Mrs. Redman, head of the BUT, stated that you as Minister of Finance gave her the assurance that none of her members will be among the 3000 public servants who will be fired by Government between this month and 15 March. At your press conference yesterday (06 January, 2014) you did not refute her statement, so one can only come to the conclusion that once again this Government has made a sweetheart deal with her. The teachers who went on strike at the Alexandra Secondary School last year didn’t act as if they needed the work so I do not see why some of them should not be sent home. On top of that this Government paid them for striking. Who is to say they wouldn’t walk out of the class room again, and leave students at some other school – and their parents/guardians – up the creek without a paddle again? They were uncompromising about not teaching our children then so why should we have compassion on them now?

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Notes From a Native Son: Barbados is Facing the Hour of Decision

Hal Austin

Hal Austin

Introduction:
As we recover from the exuberance of the seasonal celebrations, we still have to face the reality of tough decisions as a nation. There is no hiding place, it is as Frank Sinatra said, the end is near and we are facing the final curtain. So far, predictably, neither our political leaders nor policymakers have indicated that the urgency of the situation has struck home. They are behaving as if time waits on the slothful, Barbadian workers and their arrogant and obstinate representatives before moving on. We only have to read the nonsense talked by the general secretary of the National Union of Public Workers (didn’t they get a Bds$6m loan from government? If so, why?)

Of the workers sent home from the drainage department, he is reported as saying: “They would have been given fixed term contracts and in a lot of cases with the people from Drainage, their fixed term contracts would have come to an end on the 31st day of December. “Nobody is looking at the fact that these are persons who would have been on four, sometimes five years, in a temporary situation, who, in my view, should have been appointed to the post that they were in.” What an admission of incompetence, of poor leadership, of betrayal of his own members. When did he realise that these temporary workers were in such contracts? Why, as union leader, did he not resolve this matter, and forcefully?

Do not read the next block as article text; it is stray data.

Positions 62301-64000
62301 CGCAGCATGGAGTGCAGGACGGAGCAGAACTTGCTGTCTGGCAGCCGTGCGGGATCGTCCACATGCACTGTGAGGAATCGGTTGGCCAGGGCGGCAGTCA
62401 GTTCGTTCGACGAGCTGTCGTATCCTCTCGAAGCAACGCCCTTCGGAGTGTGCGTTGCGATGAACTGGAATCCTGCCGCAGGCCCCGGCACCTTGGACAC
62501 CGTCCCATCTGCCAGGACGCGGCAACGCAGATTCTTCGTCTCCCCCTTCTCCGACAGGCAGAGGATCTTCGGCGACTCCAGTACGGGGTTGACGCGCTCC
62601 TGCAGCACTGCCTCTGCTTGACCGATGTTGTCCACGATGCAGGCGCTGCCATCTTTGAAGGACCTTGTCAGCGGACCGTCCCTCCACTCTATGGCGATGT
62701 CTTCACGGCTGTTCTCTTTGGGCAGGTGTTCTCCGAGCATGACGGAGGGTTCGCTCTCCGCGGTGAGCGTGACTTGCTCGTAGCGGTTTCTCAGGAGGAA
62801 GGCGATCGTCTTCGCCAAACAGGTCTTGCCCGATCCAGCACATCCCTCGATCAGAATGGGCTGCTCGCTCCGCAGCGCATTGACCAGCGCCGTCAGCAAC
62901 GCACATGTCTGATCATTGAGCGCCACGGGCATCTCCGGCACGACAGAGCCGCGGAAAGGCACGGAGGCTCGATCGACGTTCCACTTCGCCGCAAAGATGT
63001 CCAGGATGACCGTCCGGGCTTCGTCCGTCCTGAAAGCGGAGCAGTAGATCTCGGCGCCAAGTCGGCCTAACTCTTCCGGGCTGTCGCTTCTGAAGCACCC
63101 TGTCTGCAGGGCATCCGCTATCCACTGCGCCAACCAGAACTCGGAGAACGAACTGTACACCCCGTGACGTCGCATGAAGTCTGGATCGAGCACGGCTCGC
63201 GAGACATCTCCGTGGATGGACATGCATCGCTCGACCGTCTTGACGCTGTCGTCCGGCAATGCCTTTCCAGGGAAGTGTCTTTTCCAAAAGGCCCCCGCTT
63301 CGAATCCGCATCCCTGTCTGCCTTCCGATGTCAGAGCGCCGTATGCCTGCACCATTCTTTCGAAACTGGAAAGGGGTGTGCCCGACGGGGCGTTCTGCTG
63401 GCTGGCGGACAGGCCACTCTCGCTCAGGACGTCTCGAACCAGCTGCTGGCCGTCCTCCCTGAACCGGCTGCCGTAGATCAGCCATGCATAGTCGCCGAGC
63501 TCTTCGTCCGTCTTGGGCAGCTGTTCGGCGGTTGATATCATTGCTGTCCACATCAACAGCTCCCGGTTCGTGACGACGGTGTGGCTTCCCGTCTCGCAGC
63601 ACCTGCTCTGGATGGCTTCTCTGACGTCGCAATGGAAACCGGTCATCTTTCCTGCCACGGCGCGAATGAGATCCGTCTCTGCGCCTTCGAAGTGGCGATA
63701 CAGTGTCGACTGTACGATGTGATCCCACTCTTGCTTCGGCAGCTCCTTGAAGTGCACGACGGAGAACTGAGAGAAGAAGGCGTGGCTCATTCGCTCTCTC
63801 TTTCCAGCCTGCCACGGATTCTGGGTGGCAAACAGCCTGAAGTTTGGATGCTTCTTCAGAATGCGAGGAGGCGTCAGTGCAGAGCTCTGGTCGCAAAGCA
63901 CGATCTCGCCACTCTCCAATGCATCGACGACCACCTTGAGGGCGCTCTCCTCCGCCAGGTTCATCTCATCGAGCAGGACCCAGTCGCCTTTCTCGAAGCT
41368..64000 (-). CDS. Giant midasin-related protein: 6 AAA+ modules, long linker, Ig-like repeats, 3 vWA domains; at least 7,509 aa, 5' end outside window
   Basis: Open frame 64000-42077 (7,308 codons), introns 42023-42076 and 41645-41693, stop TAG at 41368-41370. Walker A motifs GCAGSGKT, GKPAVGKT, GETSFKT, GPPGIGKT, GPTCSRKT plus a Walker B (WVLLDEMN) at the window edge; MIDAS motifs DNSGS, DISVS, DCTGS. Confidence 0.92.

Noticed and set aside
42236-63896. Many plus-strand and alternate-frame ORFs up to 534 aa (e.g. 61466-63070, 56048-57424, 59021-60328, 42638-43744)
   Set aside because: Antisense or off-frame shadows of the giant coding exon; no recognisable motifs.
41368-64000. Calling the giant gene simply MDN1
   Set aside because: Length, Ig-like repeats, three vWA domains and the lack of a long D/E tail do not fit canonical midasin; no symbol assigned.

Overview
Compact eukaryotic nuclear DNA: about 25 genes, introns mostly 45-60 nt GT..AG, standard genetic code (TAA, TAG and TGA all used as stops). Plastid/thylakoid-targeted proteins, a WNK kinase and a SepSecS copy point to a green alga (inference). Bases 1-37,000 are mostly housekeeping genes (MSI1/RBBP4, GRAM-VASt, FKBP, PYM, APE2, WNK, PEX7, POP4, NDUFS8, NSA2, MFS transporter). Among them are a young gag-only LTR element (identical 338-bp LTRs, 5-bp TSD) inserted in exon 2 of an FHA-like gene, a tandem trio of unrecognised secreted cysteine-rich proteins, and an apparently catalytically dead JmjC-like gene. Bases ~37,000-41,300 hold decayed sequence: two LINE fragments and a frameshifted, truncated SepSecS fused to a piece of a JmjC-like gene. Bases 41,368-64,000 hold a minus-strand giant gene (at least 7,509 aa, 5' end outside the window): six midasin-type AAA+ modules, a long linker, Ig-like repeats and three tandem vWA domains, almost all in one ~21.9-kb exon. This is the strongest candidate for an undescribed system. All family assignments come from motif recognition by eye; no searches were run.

Of course the workers should not be on such long-term contracts. More than six months in an acting position should be confirmed as a permanent job. We now have a society in which even those in good, secure public sector jobs, with ‘guaranteed’ salaries live in fear of the sack, traumatised by the reality that they are only two or three pay packets away from destitution. A society in which envy, greed, bitterness have replaced dynamism and talent; one in which more energy is expended on being resentful of one’s neighbours’ material possession than in trying to improve one’s own intellectual and career prospects.

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A DLP’s Work of Art – Barbados Becoming a Failed Society

Henderson Bovell

Henderson Bovell

Unless Barbadians ‘force change’ soon and put this county on a different path, by April 2014, Barbados is not going to be a pretty or pleasant place to be! Tourists are already staying-away and capital is running!

What sense will it make having “new fancy looking money” that nobody in the Caribbean wants to see because no country within the region is willing to accept it?

You really have to be “terrified” of a Government that will celebrate the birth of Jesus in December and a few days after – fire 3,000 people!  Think about that for a while: the same DLP, which created this mess all across Barbados, expect and intend to keep their jobs but will fire 3,000 workers now engaged in the Public Service of Barbados, as its first order of business in January 2014!

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Notes From a Native Son: Pride Comes Before a Fall, Even for Some Governments

Hal Austin

Hal Austin

Introduction:
As the IMF troops gather at the gate, the people of Barbados have little time to reflect on how a once proud nation has found itself in this economic mess. But, as night follows day, it had to come; it is a modern-day example of Sodom and Gomorrah, of a people living so much beyond their means, partying and fornicating, that they forgot how hard work and good ethical behaviour has its rewards. For the national decline is not just economic, only that this time it is manifesting itself in an economic meltdown, but it goes right across the range of our social and cultural values. Although we can blame the 14 years of the Arthur administration for sowing the seeds of this predictable car crash, and rightly so, after nearly six years in government the DLP government can no longer use that excuse. The failure to manage the economy is theirs and theirs alone, first with the Thompson regime being caught off guard when it won the general election, and the political ignorance of Freundel Stuart to impose his mark on the post-Thompson government. But we are where we are and it is no good crying over lost opportunities. However, to kick off this period of tighter fiscal controls, government should impose a Bds$50m windfall tax on the commercial banks and use that money to fund a post Office bank; also encourage the credit unions to establish a joint credit union bank, both operating on balance sheet principles.